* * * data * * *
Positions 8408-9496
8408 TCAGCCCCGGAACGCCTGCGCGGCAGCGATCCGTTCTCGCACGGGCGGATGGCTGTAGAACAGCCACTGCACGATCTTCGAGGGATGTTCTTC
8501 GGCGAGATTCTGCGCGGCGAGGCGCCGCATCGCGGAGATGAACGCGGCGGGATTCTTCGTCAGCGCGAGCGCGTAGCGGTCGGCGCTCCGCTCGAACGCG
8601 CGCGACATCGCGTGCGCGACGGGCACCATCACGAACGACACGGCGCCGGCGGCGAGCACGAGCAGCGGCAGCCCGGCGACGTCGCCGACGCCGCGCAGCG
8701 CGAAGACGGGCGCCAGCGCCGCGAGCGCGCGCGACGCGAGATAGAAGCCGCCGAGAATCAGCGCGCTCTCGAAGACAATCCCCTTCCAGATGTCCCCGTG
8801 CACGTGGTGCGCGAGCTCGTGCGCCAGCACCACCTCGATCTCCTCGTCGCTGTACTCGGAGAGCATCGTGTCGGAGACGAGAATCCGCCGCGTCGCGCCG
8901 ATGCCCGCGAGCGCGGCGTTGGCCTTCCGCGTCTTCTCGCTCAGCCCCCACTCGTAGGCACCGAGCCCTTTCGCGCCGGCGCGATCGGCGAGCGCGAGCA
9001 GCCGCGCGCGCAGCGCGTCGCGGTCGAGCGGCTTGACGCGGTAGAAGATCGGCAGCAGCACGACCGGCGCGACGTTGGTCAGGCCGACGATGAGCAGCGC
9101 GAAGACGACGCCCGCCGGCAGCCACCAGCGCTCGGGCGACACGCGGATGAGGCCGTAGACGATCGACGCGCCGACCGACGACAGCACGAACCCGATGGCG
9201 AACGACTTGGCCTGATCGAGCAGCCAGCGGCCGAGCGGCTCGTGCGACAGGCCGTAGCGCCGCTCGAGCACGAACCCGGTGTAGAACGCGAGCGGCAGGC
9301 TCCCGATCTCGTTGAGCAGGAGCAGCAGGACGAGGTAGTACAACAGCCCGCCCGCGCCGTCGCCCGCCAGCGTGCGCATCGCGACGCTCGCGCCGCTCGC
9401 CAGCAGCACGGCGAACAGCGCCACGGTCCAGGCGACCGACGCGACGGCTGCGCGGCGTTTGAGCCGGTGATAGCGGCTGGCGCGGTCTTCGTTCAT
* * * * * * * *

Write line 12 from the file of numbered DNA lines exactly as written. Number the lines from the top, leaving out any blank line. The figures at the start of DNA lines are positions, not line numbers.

9401 CAGCAGCACGGCGAACAGCGCCACGGTCCAGGCGACCGACGCGACGGCTGCGCGGCGTTTGAGCCGGTGATAGCGGCTGGCGCGGTCTTCGTTCAT